Educational experiences and academic achievement of rural students as compared to suburban and urban students in the United States

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McDermott, Michael
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William Wade Miller
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Agricultural Education and Studies

The Department of Agricultural Education and Studies was formed in 1989 as a result of the merger of the Department of Agricultural Education with the Department of Agricultural Studies. Its focus includes two these fields: agricultural education leading to teacher-certification or outreach communication; and agricultural studies leading to production agriculture or other agricultural industries.

The Department of Agricultural Education and Studies was formed in 1989 from the merger of the Department of Agricultural Education and the Department of Agricultural Studies.

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The purpose of the study was to determine if students in rural areas (schools) are educationally disadvantaged in comparison to students who attend school in urban and suburban areas;The objectives of this study were the following: (1) To describe and compare the academic courses taken and participation in school related activities by rural, urban, and suburban students. (2) To determine and compare the academic achievement of rural, urban, and suburban students. (3) To determine the strength and type of relationship between selected student factors and academic achievement. To build an equation which could predict academic achievement;The data for this study came from the National Educational Longitudinal Study:1988, (NELS:88). The base year study included a representative sample of eighth-grade students. The second follow-up was done when the sample of students were seniors in high school. The data from the second follow-up was used for statistical analysis to determine the findings that lead to the following conclusions. (1) A greater percentage of rural students take vocational courses than either urban or suburban students. (2) Student participation in extra- and intracurricular activities was nearly equal between the rural, urban, and suburban students. (3) Course taking among the three groups is not equal with the exception of the number of English units taken. (4) A higher percent of the rural students function at the lower end of the proficiency scales for math, science, and reading comprehension. (5) Rural students are academically lower than urban and suburban students in the areas of math, science, reading, and history/citizenship/geography based on this study. Students who complete their homework and are involved in school activities have two factors that correlated the highest to academic achievement. (6) Academic achievement is a complex characteristic. The six variables selected for the academic achievement prediction equation could only explain a small portion of the variance that exists within the academic achievement variable.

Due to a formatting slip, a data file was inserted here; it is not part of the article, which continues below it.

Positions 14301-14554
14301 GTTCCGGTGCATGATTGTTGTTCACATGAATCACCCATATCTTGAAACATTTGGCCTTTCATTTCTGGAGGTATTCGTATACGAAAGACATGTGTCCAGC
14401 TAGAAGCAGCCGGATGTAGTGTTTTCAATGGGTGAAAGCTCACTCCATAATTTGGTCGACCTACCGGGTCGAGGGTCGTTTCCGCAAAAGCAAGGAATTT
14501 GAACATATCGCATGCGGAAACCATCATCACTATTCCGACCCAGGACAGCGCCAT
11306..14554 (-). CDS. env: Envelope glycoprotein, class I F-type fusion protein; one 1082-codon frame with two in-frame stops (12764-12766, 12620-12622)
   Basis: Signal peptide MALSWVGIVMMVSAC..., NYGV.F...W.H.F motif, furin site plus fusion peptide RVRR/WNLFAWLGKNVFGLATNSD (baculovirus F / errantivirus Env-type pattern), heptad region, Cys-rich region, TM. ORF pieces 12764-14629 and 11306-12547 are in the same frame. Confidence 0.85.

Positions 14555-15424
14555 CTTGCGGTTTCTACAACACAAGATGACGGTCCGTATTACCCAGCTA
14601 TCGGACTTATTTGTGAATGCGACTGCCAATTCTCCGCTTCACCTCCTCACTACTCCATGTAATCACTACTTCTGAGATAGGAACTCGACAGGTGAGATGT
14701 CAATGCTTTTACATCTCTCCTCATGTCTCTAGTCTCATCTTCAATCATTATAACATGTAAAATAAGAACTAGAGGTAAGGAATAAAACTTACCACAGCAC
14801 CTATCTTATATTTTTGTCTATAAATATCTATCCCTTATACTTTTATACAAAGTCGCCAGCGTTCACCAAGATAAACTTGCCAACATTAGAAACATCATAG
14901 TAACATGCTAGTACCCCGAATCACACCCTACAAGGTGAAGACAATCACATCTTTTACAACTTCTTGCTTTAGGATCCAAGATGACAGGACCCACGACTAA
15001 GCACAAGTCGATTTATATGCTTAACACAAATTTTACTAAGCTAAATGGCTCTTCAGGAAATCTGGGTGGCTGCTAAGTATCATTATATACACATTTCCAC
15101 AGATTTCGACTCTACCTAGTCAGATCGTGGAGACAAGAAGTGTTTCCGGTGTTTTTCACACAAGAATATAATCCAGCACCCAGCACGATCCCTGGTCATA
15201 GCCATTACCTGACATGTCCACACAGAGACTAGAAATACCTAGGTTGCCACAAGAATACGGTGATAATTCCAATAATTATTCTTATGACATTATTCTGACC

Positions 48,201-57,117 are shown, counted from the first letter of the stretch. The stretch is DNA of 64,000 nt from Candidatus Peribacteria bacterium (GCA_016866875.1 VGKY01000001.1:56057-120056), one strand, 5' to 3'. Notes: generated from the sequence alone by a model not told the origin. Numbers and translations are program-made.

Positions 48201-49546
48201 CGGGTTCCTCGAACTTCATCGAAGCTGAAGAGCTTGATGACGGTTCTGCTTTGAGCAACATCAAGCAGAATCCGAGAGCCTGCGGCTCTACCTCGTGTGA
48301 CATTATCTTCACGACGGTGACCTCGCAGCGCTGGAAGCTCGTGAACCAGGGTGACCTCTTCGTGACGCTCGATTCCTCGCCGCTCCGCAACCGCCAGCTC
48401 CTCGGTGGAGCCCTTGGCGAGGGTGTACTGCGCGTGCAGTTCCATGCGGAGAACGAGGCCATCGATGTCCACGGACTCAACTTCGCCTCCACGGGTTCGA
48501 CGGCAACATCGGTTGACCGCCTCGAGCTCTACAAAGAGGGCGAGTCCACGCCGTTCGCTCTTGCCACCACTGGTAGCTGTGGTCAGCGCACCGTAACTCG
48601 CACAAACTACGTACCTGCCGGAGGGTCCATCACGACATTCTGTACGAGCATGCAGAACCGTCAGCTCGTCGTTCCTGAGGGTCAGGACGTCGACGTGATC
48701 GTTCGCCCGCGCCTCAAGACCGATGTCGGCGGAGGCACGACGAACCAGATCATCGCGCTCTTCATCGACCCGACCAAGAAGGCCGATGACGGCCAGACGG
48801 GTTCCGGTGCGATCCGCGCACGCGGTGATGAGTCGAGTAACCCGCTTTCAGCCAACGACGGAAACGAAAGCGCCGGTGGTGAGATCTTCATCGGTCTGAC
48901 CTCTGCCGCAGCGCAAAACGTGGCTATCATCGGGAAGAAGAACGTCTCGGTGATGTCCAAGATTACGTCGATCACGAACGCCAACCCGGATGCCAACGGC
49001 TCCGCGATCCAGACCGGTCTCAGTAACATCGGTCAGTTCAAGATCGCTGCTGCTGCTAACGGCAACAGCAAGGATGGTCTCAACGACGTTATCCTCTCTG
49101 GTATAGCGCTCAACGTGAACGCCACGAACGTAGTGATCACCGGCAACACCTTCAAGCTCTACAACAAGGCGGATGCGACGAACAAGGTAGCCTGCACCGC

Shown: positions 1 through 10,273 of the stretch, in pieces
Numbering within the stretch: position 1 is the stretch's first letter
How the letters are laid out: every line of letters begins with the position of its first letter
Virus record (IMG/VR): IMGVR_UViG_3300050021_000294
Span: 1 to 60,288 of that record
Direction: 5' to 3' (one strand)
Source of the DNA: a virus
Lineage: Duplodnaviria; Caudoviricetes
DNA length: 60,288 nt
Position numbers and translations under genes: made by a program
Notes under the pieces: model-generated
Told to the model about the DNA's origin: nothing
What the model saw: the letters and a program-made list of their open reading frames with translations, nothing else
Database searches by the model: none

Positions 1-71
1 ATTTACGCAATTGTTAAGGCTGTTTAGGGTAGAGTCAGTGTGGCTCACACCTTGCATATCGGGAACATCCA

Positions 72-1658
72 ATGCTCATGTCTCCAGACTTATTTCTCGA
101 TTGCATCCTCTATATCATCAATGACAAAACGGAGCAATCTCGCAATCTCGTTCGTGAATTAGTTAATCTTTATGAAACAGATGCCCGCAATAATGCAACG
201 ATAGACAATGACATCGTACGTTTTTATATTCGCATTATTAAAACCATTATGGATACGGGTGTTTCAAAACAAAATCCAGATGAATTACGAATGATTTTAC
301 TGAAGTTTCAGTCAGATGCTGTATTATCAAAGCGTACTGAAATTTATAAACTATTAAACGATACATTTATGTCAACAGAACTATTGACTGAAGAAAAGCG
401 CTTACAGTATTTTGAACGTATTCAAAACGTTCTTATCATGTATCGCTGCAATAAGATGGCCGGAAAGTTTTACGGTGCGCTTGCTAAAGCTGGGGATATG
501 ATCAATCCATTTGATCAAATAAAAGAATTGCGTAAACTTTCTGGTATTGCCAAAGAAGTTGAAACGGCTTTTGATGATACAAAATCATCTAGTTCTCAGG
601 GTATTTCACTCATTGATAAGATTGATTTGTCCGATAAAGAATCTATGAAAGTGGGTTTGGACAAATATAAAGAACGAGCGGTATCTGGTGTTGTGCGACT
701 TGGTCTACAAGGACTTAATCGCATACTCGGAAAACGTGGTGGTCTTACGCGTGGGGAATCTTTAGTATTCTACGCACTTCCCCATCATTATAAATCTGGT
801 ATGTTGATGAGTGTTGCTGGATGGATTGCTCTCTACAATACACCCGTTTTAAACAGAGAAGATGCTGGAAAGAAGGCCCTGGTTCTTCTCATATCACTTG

Wed Jan 01 00:00:00 UTC 1997